Stanford has improved, but Butler loss was a step backward

PALO ALTO, Calif. — As Stanford reeled off win after win the past six weeks, the primary question facing the Cardinal was obvious: Was their torrid start the product of a modest schedule, or were they legitimate Pac-12 title contenders?

A 71-66 home loss to Butler doesn't definitively answer that question, but there certainly were some sobering signs that emerged.

Stanford's offense once again became far too turnover-prone when pitted against an active defensive team. Its erratic free throw shooting continues to be costly in close games. And most surprisingly, its previously formidable defense surrendered too many open shots and too many offensive rebounds to a Butler squad that struggled to score consistently for most of this season.

"I thought they did a good job executing what they wanted offensively, and I thought we could have been better," Stanford coach Johnny Dawkins said. "Some of our breakdowns were due to a lack of communication, something we really emphasize. We didn't have it as well as we would like tonight."

The mere fact that a five-point loss to Butler can be viewed as a clear disappointment for Stanford is a testament to the progress the program has made this season. The Cardinal endured losing seasons the past two years and were projected to finish sixth in the Pac-12 preseason poll, but they've ratcheted up expectations with a narrow loss to top-ranked Syracuse and solid victories over Oklahoma State and NC State.

What has sparked Stanford's improvement has been a defense that had allowed opposing teams to shoot just 39.3 percent from the field. The Cardinal has backed that up with an offense highlighted by the low-post play of senior forward Josh Owens, the dribble penetration of talented freshman point guard Chasson Randle and the timely shooting of Aaron Bright, Anthony Brown and others.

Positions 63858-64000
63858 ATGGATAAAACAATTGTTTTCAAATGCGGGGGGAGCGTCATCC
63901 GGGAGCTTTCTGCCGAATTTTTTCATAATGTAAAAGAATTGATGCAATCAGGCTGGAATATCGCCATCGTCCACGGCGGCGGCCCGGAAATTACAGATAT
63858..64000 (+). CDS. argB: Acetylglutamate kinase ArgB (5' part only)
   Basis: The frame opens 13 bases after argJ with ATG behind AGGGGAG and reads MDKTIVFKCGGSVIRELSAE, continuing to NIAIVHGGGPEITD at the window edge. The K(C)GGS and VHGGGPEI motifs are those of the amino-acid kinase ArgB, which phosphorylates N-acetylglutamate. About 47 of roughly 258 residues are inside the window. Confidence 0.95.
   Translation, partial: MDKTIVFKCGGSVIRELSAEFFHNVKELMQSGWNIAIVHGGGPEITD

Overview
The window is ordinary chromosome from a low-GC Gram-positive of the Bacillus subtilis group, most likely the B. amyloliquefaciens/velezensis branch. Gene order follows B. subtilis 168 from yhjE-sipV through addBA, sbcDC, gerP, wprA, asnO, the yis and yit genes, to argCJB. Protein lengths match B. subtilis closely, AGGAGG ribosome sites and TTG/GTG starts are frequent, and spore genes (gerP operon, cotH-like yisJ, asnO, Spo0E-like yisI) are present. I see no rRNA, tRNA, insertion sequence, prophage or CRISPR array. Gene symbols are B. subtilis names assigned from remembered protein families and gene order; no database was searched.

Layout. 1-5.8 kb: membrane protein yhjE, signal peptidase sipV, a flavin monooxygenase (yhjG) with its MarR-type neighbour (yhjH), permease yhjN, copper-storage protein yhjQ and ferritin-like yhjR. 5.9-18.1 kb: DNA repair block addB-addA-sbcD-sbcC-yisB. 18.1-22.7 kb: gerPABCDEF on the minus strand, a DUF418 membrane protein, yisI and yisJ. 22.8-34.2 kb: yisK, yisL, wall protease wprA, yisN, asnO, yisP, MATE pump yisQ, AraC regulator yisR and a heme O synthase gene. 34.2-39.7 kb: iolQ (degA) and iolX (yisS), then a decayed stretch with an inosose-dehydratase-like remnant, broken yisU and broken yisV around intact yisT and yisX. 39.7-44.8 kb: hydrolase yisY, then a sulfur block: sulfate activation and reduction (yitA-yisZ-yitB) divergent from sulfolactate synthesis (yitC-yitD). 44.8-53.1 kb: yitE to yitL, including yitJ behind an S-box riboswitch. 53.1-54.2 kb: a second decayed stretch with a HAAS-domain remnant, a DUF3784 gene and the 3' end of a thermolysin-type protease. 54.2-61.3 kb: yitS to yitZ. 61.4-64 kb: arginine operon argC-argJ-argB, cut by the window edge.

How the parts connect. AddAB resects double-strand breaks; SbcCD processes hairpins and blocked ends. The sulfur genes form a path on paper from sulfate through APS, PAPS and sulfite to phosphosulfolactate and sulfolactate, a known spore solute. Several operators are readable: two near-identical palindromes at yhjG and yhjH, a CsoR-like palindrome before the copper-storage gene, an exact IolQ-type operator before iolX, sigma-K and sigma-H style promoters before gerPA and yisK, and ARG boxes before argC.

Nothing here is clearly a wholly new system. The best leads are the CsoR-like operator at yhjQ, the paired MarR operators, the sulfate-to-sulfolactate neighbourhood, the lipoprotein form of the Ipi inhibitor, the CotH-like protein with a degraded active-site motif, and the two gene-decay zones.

It's Owens and Randle who stood out most to Butler coach Brad Stevens on film.

"Owens is very physical, hard to keep off the block and he initiates a lot of contact," Stevens said. "You can only take so many charges, and he's going to get to where he wants to go.

"And then I think the guards are really good. I told our staff I think the Randle kid is a great, great freshman. If there are better freshman guards on the West Coast than [Gonzaga's Kevin] Pangos that we played the other day and Randle, then there are some good guards out here."

What will determine whether Stanford can contend with the likes of Cal, Arizona and perhaps even Oregon State is whether some aspects of the Butler loss are an aberration or not. The Cardinal do not score easily enough to turn the ball over eight times in the first 10 minutes of the second half or to allow an opponent to shoot 46.5 percent from the field and get 11 offensive rebounds.

It would also help Stanford if it could get more consistent production from sophomore Dwight Powell, the centerpiece of a highly regarded 2010 recruiting class. Powell has not found a rhythm since returning from an early season ankle injury, averaging 4.6 points per game and scoring in double figures just once.

Stanford would certainly have preferred to enter the start of Pac-12 play next week on an emotional high, but the Cardinal hope they can learn from the mistakes they made against Butler.

"You always like to win, so of course we're disappointed, but you learn a lot from losses though," Dawkins said. "I think we'll learn a lot from this game. Going into conference play and having to learn this, it may not be the worst thing in the world. It's how we handle the situation."

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